The pigeon strolled up to his feet as pigeons so often do, in that head-bobbing stumble that looks as if the pigeon only vaguely understands how to use its feet. The pigeon promptly began to peck at Allister's boots with persistence. And perhaps it could be chalked up to being a simple error, that the boot was perhaps mistaken for bread-they were after all brown. And it was only that the stubbornness stretched and the pecking fervor increased, as if the pigeon believed that the harder it pecked the more likely the boot would turn to bread, that Allister finally felt compelled to give the pigeon a polite shove with his foot.
The bird's body felt like a sack, a tiny sack of tiny bird bones-if one were to attempt a description of both figurative and realistic nature. The bird hobbled back a few steps seemingly unaware of the reason for this hobbling. But, whence the idea that the bread had pushed sunk into the bird's brain, it raised its head and a pigeon eye met Allister's human eye. And there they stood, locked together.
Allister felt the pigeon's grey pear body heave and contract as if it breathed from its eye. And Allister felt the surprise of the pigeon, understood the loss of innocence that came from the discovery of a world where bread becomes boot. The pigeon suddenly was helpless and Allister tried to send the connection through his eye, tried to heave and contract his own body, so that the pigeon understood that the world was not the way he thought it would be either. That surprises of the frightening variety were not exclusive to pigeons.
And the pigeon just stood there without even a single twitch, a single urge to head bob. Allister wondered if the pigeon would simply die right then. Had its world disappeared? Where do you go and what do you eat when bread fights back? Allister thought that, if he were the reason for this pigeon's most depressing end, he would most certainly have to take his own life. The mourning was palpable. Anguish became audible. The air smelled of despair. Sadness could be tasted in all things sour and sweet.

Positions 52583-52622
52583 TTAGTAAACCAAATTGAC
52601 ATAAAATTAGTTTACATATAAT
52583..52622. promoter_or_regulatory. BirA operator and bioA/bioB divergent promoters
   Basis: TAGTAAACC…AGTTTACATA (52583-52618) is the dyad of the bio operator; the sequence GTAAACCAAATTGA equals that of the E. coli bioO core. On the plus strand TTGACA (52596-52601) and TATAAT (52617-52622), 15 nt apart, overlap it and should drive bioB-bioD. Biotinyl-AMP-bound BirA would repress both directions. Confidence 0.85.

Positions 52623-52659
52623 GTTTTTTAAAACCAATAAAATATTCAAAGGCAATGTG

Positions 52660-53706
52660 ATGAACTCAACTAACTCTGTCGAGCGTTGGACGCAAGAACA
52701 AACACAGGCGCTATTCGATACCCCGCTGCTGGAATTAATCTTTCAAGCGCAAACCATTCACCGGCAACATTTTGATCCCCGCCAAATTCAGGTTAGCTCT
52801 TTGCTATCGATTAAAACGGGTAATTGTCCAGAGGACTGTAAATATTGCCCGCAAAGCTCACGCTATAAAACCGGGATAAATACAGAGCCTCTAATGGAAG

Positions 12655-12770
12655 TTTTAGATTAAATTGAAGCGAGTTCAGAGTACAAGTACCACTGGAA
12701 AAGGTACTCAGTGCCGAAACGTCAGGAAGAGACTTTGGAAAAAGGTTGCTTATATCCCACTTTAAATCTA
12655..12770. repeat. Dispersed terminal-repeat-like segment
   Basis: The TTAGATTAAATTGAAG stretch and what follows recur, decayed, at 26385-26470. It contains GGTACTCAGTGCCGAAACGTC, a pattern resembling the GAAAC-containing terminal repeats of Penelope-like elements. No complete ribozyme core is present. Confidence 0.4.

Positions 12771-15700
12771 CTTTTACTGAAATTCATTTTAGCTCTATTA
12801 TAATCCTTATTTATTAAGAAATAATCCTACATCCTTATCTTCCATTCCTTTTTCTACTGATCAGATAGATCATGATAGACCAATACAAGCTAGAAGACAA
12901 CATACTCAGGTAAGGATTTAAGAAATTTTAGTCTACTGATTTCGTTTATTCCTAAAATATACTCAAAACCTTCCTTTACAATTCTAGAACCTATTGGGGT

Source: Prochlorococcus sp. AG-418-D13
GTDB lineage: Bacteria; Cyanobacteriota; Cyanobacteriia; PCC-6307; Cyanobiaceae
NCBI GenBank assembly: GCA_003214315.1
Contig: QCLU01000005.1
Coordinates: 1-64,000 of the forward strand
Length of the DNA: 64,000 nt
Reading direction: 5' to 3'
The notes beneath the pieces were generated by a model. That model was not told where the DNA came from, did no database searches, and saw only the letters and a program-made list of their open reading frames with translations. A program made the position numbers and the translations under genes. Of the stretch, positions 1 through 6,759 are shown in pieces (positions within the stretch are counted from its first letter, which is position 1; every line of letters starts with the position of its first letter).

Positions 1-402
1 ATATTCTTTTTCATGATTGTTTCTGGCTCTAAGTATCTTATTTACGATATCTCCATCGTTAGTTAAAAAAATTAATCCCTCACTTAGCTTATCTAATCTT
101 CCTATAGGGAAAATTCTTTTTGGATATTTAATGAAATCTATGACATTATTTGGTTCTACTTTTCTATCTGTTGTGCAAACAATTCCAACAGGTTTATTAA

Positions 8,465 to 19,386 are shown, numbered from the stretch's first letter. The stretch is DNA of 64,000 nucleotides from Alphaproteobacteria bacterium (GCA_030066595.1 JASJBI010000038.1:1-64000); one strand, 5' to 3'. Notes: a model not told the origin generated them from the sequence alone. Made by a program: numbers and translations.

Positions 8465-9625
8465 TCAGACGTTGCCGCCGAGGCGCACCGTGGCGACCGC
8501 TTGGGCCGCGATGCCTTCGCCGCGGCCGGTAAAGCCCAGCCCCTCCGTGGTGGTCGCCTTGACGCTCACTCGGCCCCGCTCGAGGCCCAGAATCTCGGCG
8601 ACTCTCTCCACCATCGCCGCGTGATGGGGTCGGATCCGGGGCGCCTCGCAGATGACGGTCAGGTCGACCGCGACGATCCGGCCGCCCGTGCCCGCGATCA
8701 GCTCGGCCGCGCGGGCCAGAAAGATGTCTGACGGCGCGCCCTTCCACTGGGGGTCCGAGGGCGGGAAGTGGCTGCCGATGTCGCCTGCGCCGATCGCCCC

And at the brink of this uncompromising pain-when the pigeon's head should have simply bent forward and fallen to the ground, its grey pear body following soon after-something most surprising happened. The pigeon's head did not fall. Instead, it bobbed. And kept bobbing. Its feet kicked in that vague malaise of a walk and when its head did finally bend, it seemed to be done in answer to Allister's concern over what the pigeon would now eat. And Allister watched, for the remaining moments of the day, as the pigeon stumbled clumsily down the path and pecked with satisfaction at a wide selection of stones and gravel.